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Catch Agra before it changes again

It is probably the only city that has stayed so dynamic despite its deep history.

india Updated: Dec 29, 2006 15:26 IST
HT City
HT City

Barring the Taj Mahal, the majestic white marble monument to love, there is hardly anything that has not shifted its location in Agra.

Long back it was river Yamuna that changed its course umpteen times, before settling down to its present route that touches the Taj at the rear.

Mughal emperor Akbar shifted his capital from Agra to Fatehpur Sikri on the advice of Sheikh Salim Chishti.

But he deserted it soon after failing to find a permanent solution to the problem of water scarcity.

The shift to Agra was not for too long. Delhi became the chosen destination of the Mughals for the next 200 years.

The British made Agra the capital of the United Provinces. But soon enough both the capital and the high court had to be shifted out of Agra.

After India’s independence in 1947, residents have witnessed one shift or the other, affecting the city’s life and economy.

It began in the 1970s with polluting industries being asked by the government to move to Nunihai and Foundry Nagar industrial estates across the river, in line with a judicial ruling to protect the Taj from environmental pollution.

Politically correct then prime minister Indira Gandhi’s emergency rule (1975-77) saw the shifting of the Central Jail to a new site outside the city periphery.

The space vacated has now been used for the Sanjay Place commercial complex.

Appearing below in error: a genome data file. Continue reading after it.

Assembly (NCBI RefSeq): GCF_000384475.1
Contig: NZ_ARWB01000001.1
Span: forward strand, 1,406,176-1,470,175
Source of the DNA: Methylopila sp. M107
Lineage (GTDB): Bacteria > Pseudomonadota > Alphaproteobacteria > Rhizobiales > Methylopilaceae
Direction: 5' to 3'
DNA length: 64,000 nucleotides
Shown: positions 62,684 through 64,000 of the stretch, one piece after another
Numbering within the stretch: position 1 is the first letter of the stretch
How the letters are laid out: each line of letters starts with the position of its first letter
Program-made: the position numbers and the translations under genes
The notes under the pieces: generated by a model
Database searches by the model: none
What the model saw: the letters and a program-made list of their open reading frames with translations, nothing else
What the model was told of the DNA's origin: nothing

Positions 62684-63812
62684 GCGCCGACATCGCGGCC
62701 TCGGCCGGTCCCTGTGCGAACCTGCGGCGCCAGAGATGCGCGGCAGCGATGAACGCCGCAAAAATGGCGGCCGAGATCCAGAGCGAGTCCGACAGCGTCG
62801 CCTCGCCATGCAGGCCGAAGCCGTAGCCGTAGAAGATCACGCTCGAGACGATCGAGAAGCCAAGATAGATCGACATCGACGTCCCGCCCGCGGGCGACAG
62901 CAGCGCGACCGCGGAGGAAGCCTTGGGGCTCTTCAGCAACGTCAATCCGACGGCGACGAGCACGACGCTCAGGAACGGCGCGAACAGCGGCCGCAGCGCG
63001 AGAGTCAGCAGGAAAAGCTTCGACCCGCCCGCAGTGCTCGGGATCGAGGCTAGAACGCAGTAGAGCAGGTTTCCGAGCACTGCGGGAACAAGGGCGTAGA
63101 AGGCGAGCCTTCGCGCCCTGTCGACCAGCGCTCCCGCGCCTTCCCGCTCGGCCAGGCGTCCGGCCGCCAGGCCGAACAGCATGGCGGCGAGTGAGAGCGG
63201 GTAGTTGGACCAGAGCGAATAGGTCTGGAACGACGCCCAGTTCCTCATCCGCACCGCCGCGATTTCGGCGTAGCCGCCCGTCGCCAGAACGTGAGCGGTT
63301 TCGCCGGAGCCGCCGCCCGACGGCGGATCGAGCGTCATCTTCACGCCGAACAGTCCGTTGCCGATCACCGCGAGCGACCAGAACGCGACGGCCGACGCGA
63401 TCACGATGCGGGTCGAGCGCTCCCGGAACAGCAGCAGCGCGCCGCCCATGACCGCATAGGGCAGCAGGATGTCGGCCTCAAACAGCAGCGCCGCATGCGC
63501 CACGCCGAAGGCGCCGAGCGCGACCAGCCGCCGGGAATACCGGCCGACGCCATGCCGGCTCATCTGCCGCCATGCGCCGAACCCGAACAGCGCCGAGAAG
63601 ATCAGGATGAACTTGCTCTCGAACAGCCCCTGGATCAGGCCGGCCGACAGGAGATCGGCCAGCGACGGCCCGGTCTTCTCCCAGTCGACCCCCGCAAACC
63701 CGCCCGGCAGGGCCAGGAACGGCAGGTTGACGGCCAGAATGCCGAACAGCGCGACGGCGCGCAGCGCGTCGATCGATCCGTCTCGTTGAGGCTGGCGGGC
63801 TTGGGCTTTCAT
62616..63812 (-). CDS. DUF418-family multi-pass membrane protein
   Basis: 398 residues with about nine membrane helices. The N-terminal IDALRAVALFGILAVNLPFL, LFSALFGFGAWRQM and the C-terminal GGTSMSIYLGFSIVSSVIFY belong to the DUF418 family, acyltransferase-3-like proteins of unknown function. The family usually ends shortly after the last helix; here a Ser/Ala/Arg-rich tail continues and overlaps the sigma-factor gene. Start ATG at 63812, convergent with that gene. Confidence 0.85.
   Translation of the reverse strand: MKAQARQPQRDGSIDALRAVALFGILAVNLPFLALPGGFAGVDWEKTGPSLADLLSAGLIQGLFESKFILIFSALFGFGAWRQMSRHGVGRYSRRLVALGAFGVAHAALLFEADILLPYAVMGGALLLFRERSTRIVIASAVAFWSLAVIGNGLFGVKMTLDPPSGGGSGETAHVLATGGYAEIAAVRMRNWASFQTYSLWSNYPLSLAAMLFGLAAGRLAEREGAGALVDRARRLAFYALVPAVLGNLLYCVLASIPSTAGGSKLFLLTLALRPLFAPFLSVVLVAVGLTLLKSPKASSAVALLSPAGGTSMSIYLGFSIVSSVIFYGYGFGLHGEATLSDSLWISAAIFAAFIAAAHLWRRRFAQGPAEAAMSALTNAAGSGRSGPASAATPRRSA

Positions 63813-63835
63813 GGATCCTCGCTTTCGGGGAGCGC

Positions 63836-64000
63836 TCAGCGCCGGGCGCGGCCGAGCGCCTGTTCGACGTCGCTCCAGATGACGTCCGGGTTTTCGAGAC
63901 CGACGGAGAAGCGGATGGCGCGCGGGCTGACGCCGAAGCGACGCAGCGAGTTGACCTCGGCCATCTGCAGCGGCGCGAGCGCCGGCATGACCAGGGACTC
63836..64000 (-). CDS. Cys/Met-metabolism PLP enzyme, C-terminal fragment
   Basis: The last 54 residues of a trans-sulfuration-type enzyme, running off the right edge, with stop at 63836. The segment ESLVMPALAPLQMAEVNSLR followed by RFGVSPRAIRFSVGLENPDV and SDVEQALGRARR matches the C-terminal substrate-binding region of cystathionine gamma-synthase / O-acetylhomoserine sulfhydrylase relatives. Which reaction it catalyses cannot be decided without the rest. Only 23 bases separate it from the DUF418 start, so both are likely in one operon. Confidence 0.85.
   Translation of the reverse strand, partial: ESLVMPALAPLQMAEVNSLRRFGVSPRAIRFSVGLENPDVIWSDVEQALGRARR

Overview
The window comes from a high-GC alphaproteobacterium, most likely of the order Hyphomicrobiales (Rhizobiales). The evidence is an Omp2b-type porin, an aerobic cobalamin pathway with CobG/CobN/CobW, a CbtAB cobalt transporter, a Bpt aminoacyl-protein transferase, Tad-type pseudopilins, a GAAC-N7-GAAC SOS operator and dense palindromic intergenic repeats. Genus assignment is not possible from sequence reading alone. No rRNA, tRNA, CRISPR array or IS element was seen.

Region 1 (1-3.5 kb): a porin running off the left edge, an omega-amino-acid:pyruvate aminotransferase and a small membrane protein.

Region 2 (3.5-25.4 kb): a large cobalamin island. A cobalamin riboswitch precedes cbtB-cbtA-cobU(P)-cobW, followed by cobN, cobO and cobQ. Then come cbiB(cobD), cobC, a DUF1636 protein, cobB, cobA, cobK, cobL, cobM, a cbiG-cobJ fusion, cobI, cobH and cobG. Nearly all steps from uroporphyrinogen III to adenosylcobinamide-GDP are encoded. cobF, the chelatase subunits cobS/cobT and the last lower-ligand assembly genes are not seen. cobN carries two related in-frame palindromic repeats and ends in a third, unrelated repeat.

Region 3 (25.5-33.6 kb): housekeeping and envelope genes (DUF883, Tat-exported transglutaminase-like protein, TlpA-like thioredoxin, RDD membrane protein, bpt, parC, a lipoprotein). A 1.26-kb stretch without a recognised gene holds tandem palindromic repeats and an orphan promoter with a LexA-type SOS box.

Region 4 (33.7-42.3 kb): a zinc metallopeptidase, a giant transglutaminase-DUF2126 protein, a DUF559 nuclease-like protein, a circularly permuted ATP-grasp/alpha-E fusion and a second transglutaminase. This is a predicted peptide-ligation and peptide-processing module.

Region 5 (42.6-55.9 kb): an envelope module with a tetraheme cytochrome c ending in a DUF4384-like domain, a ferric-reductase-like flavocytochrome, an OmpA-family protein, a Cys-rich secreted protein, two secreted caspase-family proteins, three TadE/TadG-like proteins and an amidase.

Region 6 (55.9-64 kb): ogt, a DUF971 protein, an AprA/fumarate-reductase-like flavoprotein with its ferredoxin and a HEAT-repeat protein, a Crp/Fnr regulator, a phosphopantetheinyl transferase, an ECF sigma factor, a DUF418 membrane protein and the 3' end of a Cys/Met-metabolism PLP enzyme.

Another shift in 1978 was that of the powerhouse, from opposite the Agra Fort (Bijlighart crossing) to the other side of the Yamuna, near Etmauddaula. Right now both are closed and the land is lying waste.

Came the Asian Games in 1982 and the whole country was linked with high and low TV transmission towers.

Agra too had its tower on the Firozabad Road, near Ram Bagh. But when the tower began appearing like the fifth ‘minar’ of the Taj Mahal in photographs, it was shifted to Shamshabad Road.

The shifting game continued with another onslaught unleashed on the industries.

In December 1993, the Supreme Court wanted them shifted from Kosi, Dholpur or Hathras, outside the Taj Trapezium Zone.

This was followed some years later by moving out the more than 100-year-old wholesale Subzi Mandi in Chipi Tola to a new site near Sikandra, on the national highway. Market matter Similarly, ‘mandis’ in Phillips Ganj and Moti Ganj were shifted to Firozabad Road.

The slaughterhouse at Taj Ganj, which had served the city for decades, was moved to Kuberpur.

The latest is the fiat of the district authorities to shift all the cloth, garment and shoe markets from the interiors to Sanjay Place commercial complex.

The shoe market in Hing ki Mandi and the cloth market in Subhash Bazar, Jumma Masjid area, have been ordered to shift to Sanjay Place by the month end or the shops would be forcibly closed.

Residents in the Taj Ganj area are living under constant threat of being evicted from their habitats to make the Taj secure. Some residential areas and lanes may disappear if that happens.

Asked one resident: “Has any other Indian city seen so many shifts, both in the power equations and in physical settings?”

First Published: Dec 24, 2006 13:00 IST